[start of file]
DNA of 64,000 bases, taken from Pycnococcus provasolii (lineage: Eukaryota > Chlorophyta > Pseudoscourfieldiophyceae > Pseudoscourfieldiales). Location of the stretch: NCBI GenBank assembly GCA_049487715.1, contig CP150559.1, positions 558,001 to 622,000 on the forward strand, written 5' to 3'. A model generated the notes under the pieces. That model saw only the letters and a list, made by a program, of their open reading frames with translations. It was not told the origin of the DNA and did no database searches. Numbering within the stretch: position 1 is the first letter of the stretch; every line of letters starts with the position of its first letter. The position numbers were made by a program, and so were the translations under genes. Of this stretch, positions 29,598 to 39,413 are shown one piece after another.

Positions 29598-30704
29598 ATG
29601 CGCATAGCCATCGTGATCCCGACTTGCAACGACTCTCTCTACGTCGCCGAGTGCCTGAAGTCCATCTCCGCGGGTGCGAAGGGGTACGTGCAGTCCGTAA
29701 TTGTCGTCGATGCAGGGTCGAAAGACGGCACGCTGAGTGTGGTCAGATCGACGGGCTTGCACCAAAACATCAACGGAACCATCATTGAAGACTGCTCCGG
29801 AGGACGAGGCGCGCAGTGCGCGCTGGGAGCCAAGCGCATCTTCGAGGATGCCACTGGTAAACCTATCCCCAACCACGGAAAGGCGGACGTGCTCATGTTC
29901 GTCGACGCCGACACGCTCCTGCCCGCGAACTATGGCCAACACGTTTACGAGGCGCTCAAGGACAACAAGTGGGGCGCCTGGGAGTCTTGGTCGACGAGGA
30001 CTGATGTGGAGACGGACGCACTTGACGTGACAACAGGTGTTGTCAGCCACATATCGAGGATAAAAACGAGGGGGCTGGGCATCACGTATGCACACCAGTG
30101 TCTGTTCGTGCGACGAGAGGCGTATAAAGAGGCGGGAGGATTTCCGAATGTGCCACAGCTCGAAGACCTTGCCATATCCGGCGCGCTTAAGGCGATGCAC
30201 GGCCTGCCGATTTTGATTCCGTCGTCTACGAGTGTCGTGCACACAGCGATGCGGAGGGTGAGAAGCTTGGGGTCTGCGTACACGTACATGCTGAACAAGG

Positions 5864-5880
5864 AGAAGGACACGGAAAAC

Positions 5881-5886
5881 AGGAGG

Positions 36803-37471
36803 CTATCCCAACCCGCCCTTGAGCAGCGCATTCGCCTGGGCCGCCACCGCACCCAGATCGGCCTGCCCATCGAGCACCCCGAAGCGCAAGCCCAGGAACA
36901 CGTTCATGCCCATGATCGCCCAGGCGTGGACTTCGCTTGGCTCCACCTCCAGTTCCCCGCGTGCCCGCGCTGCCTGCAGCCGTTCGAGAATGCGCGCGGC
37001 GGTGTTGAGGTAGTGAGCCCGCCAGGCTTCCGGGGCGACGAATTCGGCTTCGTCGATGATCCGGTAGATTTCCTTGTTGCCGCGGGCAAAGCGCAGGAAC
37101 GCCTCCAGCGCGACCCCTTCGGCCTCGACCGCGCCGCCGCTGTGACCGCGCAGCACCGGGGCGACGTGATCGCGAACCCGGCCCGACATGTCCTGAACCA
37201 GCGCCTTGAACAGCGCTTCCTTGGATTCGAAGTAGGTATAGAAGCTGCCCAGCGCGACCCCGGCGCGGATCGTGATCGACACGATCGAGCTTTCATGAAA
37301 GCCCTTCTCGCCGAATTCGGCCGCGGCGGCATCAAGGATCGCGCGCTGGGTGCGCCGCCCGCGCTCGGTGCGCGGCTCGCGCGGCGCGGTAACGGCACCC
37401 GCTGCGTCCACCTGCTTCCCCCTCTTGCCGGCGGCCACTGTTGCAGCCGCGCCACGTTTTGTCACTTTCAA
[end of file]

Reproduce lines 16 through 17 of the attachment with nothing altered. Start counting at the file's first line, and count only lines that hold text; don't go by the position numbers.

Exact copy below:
36803 CTATCCCAACCCGCCCTTGAGCAGCGCATTCGCCTGGGCCGCCACCGCACCCAGATCGGCCTGCCCATCGAGCACCCCGAAGCGCAAGCCCAGGAACA
36901 CGTTCATGCCCATGATCGCCCAGGCGTGGACTTCGCTTGGCTCCACCTCCAGTTCCCCGCGTGCCCGCGCTGCCTGCAGCCGTTCGAGAATGCGCGCGGC